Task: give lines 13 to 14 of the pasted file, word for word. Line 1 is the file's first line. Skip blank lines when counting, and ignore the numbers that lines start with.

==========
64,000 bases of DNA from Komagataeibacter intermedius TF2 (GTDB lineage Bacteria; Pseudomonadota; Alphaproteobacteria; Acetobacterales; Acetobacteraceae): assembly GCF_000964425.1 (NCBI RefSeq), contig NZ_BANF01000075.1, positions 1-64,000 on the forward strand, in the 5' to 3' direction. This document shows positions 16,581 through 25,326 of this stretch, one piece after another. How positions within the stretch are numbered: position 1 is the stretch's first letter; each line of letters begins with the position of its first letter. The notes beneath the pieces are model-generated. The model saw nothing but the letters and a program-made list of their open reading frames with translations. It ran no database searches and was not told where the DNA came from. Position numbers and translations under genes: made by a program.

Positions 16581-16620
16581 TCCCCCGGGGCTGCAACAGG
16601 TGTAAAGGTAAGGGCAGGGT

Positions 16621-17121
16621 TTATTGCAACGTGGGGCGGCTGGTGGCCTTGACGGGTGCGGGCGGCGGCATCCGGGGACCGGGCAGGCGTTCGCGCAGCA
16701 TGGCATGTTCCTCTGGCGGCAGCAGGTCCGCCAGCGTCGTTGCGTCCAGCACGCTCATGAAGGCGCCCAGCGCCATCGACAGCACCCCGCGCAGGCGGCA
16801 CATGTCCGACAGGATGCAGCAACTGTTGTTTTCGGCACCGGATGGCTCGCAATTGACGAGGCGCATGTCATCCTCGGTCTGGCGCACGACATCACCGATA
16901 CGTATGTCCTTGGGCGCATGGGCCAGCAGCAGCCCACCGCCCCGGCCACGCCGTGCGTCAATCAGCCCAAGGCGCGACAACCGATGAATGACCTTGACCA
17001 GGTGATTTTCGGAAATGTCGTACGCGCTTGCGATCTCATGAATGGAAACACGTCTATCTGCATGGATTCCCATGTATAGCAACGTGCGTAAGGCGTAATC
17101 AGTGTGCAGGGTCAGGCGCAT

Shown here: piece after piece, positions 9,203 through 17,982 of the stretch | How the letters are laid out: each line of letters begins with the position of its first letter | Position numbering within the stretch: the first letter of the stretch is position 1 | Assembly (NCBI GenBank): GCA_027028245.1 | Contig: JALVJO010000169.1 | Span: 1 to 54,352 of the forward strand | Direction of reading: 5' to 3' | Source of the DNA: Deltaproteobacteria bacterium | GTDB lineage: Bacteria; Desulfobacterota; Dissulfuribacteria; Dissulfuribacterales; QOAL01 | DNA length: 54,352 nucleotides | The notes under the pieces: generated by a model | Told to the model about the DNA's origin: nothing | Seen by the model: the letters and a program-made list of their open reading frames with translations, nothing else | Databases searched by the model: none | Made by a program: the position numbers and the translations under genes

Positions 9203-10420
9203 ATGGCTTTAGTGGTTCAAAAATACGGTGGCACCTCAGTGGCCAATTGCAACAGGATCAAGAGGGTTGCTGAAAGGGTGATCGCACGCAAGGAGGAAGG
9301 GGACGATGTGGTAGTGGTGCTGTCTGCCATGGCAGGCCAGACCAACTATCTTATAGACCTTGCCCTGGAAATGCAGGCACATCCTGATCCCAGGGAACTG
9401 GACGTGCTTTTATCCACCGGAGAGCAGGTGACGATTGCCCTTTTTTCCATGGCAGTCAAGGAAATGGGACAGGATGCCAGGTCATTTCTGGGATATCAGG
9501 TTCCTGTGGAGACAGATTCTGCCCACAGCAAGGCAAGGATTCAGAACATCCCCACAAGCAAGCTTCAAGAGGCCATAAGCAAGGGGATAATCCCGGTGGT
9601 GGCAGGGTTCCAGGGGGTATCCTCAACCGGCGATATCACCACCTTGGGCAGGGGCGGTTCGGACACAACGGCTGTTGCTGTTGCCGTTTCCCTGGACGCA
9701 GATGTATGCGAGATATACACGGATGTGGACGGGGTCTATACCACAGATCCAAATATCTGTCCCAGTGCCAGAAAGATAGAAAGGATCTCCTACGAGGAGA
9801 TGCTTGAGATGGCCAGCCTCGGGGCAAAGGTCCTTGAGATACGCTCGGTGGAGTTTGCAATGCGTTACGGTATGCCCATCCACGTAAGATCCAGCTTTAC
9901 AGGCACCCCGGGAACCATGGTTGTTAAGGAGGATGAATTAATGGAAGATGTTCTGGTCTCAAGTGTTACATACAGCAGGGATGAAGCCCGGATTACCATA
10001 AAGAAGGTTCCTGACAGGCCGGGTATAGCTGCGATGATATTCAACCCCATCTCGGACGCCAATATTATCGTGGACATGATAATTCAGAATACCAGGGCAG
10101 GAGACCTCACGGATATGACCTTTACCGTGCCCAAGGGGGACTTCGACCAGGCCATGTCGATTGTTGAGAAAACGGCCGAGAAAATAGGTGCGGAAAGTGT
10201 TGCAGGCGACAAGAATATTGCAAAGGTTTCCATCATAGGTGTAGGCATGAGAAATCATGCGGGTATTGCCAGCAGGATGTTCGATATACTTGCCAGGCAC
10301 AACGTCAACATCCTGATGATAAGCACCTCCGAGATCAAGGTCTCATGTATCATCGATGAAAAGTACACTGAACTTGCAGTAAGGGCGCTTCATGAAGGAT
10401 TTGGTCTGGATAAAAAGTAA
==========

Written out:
Positions 9203-10420
9203 ATGGCTTTAGTGGTTCAAAAATACGGTGGCACCTCAGTGGCCAATTGCAACAGGATCAAGAGGGTTGCTGAAAGGGTGATCGCACGCAAGGAGGAAGG